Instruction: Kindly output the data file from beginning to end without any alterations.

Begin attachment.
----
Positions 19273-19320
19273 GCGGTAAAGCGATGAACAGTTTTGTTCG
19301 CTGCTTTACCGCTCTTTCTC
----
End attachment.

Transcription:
Positions 19273-19320
19273 GCGGTAAAGCGATGAACAGTTTTGTTCG
19301 CTGCTTTACCGCTCTTTCTC